Likewise, the data for the B1′ channel of the application module interface transmitter is selected from (i) the output of the main audio processor 220 (MAP-out), or (ii) can be set to all zeroes. Alternatively, the B1 channel of the application module interface transmitter can also be selected from (i) the B1 or B1′ channel of the application module interface receiver, (ii) the B1 channel of the line interface unit 210; (iii) the B1′ channel of a digital signal processor (not shown), or (iv) the B1 channel of the peripheral port input (not shown).

The data for the B2 channel of the application module interface transmitter is selected from (i) the B2 channel of the line interface unit 210, or (ii) can be set to all zeroes. Alternatively, the B2 channel of the application module interface transmitter can also be selected from (i) the B2 or B2′ channel of the application module interface receiver, (ii) the output of the main audio processor 220; (iii) the B2 channel of a digital signal processor (not shown), or (iv) the B2 channel of the peripheral port input (not shown).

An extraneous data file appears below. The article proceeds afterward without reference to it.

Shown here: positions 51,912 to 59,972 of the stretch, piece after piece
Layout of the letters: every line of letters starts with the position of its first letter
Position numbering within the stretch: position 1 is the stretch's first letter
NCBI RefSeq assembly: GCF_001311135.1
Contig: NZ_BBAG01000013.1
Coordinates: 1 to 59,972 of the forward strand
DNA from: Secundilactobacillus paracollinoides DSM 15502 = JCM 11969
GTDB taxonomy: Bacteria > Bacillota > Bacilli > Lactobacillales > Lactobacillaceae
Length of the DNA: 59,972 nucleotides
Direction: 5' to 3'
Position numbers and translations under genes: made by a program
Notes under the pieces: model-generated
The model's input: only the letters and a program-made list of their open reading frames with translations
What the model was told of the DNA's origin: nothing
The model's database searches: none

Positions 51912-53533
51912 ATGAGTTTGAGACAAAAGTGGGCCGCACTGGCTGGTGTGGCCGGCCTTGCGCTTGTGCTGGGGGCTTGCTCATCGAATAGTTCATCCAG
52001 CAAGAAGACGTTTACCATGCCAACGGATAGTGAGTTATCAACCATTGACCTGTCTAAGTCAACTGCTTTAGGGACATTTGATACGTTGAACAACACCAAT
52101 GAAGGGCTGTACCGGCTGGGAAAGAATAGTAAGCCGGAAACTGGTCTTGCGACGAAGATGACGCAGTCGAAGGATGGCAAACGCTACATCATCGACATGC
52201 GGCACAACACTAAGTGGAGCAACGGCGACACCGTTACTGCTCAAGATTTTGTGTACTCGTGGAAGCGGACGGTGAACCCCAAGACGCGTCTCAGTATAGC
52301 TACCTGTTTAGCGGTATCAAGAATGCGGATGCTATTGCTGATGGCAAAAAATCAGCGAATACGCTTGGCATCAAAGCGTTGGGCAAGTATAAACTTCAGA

Likewise, the data for the B2′ channel of the application module interface transmitter is selected from (i) the B2 channel of the application module interface receiver, or (ii) can be set to all zeroes. Alternatively, the B2′ channel of the application module interface transmitter can also be selected from (i) the B2′ channel of the application module interface receiver, (ii) the B2 channel of the line interface unit 210; (iii) the B2′ channel of a digital signal processor (not shown), (iv) the B2 channel of the peripheral port input (not shown), or (v) the output of the main audio processor 220 (MAP-out).

Inter-Module Communications

B and D Channel Data